— TO PERTINAX COB.
COB, thou nor soldier, thief, nor fencer art,
Yet by thy weapon liv'st! thou hast one good part.
Henry Van Dyke
This is the soldier brave enough to tell
The glory-dazzled world that `war is hell':
Lover of peace, he looks beyond the strife,
And rides through hell to save his country's life.
My friend attacks my friend!
Oh Battle picturesque!
Then I turn Soldier too,
And he turns Satirist!
How martial is this place!
Had I a mighty gun
I think I'd shoot the human race
And then to glory run!
Upbroke the sun
In red-gold foam;
Thus spoke the gun
At the Soldier's Home:
"Whenever I hear
Blue thunder speak
My voice sounds clear
But little and weak.
"And when the proud
Young cockerels crow
My voice sounds loud,
But gentle and low.
"When the mocking-bird
Prolongs his note
I cannot be heard
Though I split my throat.
Edgar Lee Masters
Knowlt Hoheimer ran away to the war
The day before Curl Trenary
Swore out a warrant through Justice Arnett
For stealing hogs.
But that's not the reason he turned a soldier.
He caught me running with Lucius Atherton.
We quarreled and I told him never again
To cross my path.
Then he stole the hogs and went to the war --
Back of every soldier is a woman.
THE SEA rocks have a green moss.
The pine rocks have red berries.
I have memories of you.
Speak to me of how you miss me.
Tell me the hours go long and slow.
Speak to me of the drag on your heart,
The iron drag of the long days.
I know hours empty as a beggar’s tin cup on a rainy day, empty as a soldier’s sleeve with an arm lost.
Speak to me …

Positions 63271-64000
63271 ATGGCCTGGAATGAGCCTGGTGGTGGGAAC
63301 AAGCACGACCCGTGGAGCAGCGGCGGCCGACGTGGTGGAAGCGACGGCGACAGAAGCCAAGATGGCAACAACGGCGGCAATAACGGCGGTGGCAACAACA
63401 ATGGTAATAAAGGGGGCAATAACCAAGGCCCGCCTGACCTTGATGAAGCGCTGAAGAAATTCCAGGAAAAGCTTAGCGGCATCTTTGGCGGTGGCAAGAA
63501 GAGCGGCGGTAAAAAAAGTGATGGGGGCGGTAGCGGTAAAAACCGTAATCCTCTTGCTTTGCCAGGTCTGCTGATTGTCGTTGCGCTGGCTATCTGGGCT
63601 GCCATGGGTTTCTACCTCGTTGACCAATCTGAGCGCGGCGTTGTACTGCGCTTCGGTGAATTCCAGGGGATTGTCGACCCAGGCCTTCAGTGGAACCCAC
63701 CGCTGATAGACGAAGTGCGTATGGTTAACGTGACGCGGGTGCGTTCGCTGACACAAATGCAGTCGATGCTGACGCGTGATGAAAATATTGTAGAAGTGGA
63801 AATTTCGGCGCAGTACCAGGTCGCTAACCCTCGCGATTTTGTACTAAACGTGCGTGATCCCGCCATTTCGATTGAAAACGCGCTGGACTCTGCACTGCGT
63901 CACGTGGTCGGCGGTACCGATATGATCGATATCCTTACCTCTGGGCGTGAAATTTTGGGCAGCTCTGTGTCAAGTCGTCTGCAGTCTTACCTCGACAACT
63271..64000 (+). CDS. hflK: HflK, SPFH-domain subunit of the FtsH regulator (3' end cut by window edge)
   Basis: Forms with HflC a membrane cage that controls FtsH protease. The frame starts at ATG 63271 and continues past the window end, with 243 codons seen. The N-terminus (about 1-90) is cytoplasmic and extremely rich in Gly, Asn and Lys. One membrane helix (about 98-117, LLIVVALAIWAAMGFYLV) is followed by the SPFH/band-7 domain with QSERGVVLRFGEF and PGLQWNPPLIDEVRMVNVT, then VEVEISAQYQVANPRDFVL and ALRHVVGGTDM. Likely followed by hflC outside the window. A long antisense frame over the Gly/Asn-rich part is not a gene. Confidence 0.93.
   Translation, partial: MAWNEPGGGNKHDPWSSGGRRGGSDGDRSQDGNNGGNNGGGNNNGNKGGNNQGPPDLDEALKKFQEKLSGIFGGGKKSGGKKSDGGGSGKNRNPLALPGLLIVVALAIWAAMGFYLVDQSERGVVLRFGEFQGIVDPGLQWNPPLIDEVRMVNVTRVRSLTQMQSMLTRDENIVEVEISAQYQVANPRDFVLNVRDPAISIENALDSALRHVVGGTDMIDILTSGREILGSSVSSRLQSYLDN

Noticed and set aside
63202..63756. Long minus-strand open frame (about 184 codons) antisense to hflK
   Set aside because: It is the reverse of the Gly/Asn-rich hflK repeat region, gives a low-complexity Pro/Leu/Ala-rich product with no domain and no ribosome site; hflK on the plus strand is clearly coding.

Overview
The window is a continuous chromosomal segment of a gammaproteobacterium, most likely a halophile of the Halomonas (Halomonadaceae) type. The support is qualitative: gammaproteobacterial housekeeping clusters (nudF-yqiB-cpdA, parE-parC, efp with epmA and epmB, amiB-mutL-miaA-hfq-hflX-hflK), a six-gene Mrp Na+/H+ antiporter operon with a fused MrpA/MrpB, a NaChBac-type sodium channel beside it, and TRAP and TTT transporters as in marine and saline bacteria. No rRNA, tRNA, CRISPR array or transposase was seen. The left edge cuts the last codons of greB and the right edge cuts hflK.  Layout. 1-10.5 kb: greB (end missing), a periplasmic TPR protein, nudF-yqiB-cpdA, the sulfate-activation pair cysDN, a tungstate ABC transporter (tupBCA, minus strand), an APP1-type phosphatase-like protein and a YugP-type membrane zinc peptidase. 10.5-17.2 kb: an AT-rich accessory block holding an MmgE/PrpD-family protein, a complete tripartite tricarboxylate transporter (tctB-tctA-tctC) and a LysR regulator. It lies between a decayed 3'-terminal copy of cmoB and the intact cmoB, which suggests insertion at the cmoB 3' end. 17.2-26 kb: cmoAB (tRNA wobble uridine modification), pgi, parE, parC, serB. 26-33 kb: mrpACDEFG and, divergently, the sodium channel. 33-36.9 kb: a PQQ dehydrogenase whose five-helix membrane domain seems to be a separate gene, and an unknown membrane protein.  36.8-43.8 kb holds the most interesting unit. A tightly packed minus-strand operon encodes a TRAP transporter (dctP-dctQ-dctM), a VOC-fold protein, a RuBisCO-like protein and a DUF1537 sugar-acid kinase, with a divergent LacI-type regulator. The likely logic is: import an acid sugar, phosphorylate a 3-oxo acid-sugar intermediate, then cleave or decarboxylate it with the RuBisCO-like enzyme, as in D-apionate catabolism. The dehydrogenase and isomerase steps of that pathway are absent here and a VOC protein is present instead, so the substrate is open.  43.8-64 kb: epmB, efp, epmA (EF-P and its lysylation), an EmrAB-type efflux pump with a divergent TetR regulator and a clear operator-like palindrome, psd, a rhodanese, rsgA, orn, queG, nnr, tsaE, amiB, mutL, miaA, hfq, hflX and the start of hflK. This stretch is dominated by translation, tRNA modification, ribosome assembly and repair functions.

A little bread -- a crust -- a crumb --
A little trust -- a demijohn --
Can keep the soul alive --
Not portly, mind! but breathing -- warm --
Conscious -- as old Napoleon,
The night before the Crown!
A modest lot -- A fame petite --
A brief Campaign of sting and sweet
Is plenty! Is enough!
A Sailor's business is the shore!
A Soldier's -- balls! Who asketh more,
Must seek the neighboring life!
A E Housman
The street sounds to the soldiers' tread,
And out we troop to see:
A single redcoat turns his head,
He turns and looks at me.
My man, from sky to sky's so far,
We never crossed before;
Such leagues apart the world's ends are,
We're like to meet no more;
What thoughts at heart have you and I
We cannot stop to tell;
But dead or living, drunk or dry,
Soldier, I wish you well.
Yeats died Saturday in France.
Freedom from his animal
Has come at last in alien Nice,
His heart beat separate from his will:
He knows at last the old abyss
Which always faced his staring face.
No ability, no dignity
Can fail him now who trained so long
For the outrage of eternity,
Teaching his heart to beat a song
In which man's strict humanity,
Erect as a soldier, became a tongue.
Who never lost, are unprepared
A Coronet to find!
Who never thirsted
Flagons, and Cooling Tamarind!
Who never climbed the weary league --
Can such a foot explore
The purple territories
On Pizarro's shore?
How many Legions overcome --
The Emperor will say?
How many Colors taken
On Revolution Day?
How many Bullets bearest?
Hast Thou the Royal scar?
Angels! Write "Promoted"
On this Soldier's brow!
Paul Laurence Dunbar
A lilt and a swing,
And a ditty to sing,
Or ever the night grow old;
The wine is within,
And I'm sure t'were a sin
For a soldier to choose to be cold, my dear,
For a soldier to choose to be cold.